Today the main political parties are vying with each other over spending promises. More money for the NHS, schools, police, pensions, welfare benefits, etc. The age of austerity is officially over. In all likelihood Labour will outbid the Tories and Liberal Democrats, though this is far from certain. Either way, editorially the Financial Times worries about debt-fuelled spending, fiscal sustainability and financial problems.6 However, the biggest worry of the capitalist class is that a Corbyn-led government would trigger a crisis of expectations; ie, demands for big pay rises, climate change emergency measures, scrapping Trident, Irish unity, Scottish and Welsh self-determination, trade union freedom, taking over empty houses, abolishing the monarchy, disestablishing the Church of England, etc.
That explains why the still thoroughly entrenched Labour right in parliament would, in all probability, act to block the formation of a Corbyn-led government - and therefore the distinct possibility of the monarch calling another candidate for prime minister to Buckingham Palace.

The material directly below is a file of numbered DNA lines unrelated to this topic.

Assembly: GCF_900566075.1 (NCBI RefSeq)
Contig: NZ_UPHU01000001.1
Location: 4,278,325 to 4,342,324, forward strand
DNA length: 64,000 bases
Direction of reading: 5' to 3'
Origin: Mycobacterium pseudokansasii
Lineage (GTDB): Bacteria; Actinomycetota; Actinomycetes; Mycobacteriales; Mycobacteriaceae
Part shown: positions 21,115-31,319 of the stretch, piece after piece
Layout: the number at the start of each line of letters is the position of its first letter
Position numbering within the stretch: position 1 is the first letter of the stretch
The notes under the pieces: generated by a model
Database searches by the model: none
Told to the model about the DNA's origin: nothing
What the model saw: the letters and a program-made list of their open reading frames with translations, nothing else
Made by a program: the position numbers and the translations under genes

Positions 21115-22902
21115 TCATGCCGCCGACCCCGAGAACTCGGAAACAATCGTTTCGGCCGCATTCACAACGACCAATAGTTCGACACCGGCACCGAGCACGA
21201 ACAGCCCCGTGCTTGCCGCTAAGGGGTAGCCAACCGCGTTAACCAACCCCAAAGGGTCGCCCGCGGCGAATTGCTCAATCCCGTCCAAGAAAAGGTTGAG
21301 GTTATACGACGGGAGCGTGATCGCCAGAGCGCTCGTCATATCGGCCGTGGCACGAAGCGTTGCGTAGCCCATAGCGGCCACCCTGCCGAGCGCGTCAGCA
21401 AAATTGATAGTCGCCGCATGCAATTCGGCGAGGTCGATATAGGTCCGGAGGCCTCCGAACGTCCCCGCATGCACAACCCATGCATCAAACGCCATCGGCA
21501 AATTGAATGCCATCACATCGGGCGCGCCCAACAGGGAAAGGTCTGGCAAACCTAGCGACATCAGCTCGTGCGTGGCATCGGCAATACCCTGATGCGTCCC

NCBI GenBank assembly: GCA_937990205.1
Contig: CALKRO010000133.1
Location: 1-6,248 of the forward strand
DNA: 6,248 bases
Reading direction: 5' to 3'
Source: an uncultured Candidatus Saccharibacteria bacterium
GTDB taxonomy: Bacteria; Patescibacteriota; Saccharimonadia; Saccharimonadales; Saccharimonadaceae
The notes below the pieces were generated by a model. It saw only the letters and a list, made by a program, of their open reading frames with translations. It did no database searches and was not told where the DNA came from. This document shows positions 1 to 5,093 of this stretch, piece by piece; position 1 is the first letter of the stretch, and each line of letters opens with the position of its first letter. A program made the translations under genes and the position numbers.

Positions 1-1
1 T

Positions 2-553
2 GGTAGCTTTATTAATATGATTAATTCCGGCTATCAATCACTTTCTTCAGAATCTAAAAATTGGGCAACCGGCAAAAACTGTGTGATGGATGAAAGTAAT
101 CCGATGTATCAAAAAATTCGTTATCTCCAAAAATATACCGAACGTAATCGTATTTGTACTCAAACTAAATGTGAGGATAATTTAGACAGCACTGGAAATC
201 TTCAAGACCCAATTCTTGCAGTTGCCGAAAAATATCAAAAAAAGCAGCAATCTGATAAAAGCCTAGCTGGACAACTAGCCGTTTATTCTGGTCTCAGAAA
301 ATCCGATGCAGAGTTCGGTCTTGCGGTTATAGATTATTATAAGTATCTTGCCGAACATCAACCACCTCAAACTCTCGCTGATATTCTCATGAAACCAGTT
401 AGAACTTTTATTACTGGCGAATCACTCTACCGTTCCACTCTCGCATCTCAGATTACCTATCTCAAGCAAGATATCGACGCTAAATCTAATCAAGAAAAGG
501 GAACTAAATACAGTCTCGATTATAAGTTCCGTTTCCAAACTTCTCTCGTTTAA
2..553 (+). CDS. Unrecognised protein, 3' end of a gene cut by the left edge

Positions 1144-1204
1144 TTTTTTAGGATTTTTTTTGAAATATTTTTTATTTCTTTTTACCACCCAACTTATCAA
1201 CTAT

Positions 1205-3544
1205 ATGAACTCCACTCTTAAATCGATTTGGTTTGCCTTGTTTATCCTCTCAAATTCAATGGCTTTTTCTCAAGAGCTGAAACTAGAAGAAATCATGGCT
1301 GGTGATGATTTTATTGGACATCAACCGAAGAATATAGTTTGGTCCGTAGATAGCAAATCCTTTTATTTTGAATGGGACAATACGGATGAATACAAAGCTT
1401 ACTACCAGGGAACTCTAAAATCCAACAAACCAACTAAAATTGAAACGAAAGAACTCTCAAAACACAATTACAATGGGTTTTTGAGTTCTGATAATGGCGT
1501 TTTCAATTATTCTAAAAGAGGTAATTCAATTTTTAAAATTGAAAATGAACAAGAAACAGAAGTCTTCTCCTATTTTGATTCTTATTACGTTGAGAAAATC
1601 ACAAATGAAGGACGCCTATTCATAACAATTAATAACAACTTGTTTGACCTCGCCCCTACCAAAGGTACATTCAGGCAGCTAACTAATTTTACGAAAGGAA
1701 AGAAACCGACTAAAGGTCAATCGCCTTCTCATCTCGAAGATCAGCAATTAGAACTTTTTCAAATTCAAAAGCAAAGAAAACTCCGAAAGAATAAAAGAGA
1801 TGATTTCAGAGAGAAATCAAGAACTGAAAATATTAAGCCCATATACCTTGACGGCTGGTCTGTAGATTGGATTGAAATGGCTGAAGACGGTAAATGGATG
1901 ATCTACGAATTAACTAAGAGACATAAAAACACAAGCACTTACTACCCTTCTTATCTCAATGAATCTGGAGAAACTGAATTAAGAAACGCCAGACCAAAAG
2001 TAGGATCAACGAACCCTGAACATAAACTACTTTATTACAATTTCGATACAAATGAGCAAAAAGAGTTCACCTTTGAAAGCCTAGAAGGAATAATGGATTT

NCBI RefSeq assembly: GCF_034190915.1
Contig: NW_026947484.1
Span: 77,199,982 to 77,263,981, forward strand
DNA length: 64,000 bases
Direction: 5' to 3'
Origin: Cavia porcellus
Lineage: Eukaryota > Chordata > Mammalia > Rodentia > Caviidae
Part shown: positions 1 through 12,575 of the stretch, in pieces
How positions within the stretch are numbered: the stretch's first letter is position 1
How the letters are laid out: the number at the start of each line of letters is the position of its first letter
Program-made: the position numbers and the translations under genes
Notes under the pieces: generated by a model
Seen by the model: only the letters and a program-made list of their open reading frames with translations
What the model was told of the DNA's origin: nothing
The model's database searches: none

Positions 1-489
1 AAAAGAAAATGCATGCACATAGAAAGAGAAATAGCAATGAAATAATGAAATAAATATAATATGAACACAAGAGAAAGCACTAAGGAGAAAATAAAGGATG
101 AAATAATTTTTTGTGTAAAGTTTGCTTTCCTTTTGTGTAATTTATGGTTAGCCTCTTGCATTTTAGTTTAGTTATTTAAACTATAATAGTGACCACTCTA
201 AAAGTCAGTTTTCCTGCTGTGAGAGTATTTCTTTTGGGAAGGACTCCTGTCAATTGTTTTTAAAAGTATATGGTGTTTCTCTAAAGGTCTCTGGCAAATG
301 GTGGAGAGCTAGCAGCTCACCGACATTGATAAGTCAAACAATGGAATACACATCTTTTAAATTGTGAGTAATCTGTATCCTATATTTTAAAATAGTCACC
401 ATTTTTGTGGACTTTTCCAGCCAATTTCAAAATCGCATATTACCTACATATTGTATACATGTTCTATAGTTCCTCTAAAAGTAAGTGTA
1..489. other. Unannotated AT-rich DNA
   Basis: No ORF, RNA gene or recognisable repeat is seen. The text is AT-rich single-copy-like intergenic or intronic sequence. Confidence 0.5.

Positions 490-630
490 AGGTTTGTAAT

Nonetheless, a Corbyn-led government cannot be discounted. If it happens, we should expect constitutional and anti-constitutional moves by the privy council, the courts, the army high command, the deep state, the US administration, etc. So-called leftwingers who downplay such threats - eg, the former Trotskyite, Paul Mason - whatever their subjective intentions, constitute themselves as agents of a criminal complacency.
Perhaps the ruling class could reconcile itself to a Corbyn-led government. But only if: firstly, it further denounces its own past; secondly, it waters down its already thin programme; and/or, thirdly, there is a dangerous upsurge in popular protests or a major downturn in the world economy, which temporarily necessitates a left Labour government to serve as the best means of mass deception.
The collapse before the ‘Anti-Zionism equals anti-Semitism’ witch-hunt is a bellwether. The real meaning of the alleged anti-Semitism in the Labour Party is an unwillingness to endorse Israeli settler-colonialism, the alliance with the US and imperialist wars in the Middle East. It has nothing to do with combating genuine anti-Semitism - which is very rare nowadays in British society and even rarer in the Labour Party.